- The Washington Times - Tuesday, February 16, 2010


Dozens of suspected drug planes found

CARACAS | Authorities have discovered 28 airplanes in central Venezuela that were presumably being used by drug traffickers.

A security official from central Guarico state said the planes were found inside a hangar on the outskirts of El Sombrero. The town is located in a rural area about 143 miles from Caracas.

Hedy Ramirez told the state-run ABN news agency on Sunday that federal police and National Guard troops have taken control of the hangar and impounded the planes while investigations proceed.

The planes are mostly small aircraft typically used by drug runners.

Venezuela is a major hub for traffickers smuggling Colombian cocaine to the United States and Europe.


Hundreds protest gang violence

CIUDAD JUAREZ | Hundreds of people marched Saturday against the drug gang violence besieging the Mexican border city of Ciudad Juarez, gathering at a bridge where they simulated the massacre of a group of teenagers last month.

Police, meanwhile, found the bullet-ridden bodies of five men in a town in the southwestern corner of Chihuahua state. And a decapitated body was found dumped beside the highway leading into the Pacific resort city of Acapulco.

The protesters marched to a border bridge in Ciudad Juarez, where they dropped to the ground as masked people dressed in black arrived at the scene, pretending to be the gunmen who killed 15 people in a working-class neighborhood on Jan. 30.

Many of those killed were teenagers with no known ties to drug gangs. Police have arrested two suspects who told authorities they were targeting members of a rival cartel, but investigators say the killers may have been acting on mistaken information.


New president wants to meet with Obama

TEGUCIGALPA | Honduras’ foreign minister says he is going to Washington to try to arrange a meeting between new President Porfirio Lobo and President Obama in hopes of restoring ties damaged by last June’s coup.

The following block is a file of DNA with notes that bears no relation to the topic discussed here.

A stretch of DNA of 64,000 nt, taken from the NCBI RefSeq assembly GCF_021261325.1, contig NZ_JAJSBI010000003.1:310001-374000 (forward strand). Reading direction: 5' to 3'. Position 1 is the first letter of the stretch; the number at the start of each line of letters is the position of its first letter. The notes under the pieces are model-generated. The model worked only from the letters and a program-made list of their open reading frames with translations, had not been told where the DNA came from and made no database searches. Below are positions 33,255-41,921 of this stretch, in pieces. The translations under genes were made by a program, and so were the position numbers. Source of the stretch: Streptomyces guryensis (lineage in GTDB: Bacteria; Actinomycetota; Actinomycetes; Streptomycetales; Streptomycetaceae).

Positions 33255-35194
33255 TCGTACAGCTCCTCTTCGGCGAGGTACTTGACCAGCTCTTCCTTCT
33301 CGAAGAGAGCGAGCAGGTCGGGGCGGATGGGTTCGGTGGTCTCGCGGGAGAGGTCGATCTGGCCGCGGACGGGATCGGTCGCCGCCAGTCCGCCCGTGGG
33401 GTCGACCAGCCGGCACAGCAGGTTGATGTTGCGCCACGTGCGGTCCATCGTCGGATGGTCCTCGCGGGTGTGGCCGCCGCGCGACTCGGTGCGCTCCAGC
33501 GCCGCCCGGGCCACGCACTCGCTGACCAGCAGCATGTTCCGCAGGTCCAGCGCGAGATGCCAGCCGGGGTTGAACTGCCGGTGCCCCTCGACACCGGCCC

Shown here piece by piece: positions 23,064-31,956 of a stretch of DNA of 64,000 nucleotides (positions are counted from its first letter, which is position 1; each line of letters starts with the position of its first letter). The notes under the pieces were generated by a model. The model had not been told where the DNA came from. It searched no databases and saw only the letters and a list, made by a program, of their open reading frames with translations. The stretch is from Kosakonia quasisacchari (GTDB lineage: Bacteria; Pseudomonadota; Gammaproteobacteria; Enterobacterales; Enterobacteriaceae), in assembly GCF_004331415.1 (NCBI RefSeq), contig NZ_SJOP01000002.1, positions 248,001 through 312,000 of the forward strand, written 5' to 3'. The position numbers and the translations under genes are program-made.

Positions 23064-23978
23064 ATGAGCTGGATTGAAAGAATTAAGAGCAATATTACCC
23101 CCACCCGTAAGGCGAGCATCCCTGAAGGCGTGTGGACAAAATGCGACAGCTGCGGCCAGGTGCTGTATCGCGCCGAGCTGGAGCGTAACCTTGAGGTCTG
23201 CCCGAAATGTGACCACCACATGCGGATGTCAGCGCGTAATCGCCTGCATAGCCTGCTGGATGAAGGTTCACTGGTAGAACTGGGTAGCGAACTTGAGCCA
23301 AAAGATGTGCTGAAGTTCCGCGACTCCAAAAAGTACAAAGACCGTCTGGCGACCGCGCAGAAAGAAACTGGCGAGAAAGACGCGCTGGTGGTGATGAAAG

Honduras’ army ousted then President Manuel Zelaya after he pushed ahead with plans for a referendum on changing the constitution the country’s supreme court ruled illegal.

The move was condemned by many governments and Washington cut aid to the Central American country.

The U.S. toned down its criticism after Mr. Lobo was elected to succeed Mr. Zelaya in a November election that had been scheduled before the coup.

Foreign Minister Mario Canahuati said Friday that he will leave for the U.S. in the coming days.


Poll: Chavez support slips but still strong

CARACAS | Most Venezuelans approve of President Hugo Chavez’s performance, a new poll shows, but support has steadily slipped for the left-leaning leader who is dogged by energy shortages and a recession before legislative elections.

The study by the respected IVAD group conducted in January and seen by Reuters on Thursday showed 58 percent support for Mr. Chavez’s performance after 11 years in office. Just 48 percent of the population trusts him.

In December, an IVAD study gave Mr. Chavez 60 percent approval, while a 2008 poll by the group gave him 71 percent.

When asked who was responsible for the country’s problems, 46 percent in the new poll blamed either Mr. Chavez or the government. The poll was commissioned by the government.

The opposition, made up of a handful of tiny parties and without a clear leader, was rated as doing a good job by 50 percent of the poll.

Venezuelans will vote in September in legislative elections where Mr. Chavez’s socialist party is likely to see its huge majority diminished.

From wire dispatches and staff reports

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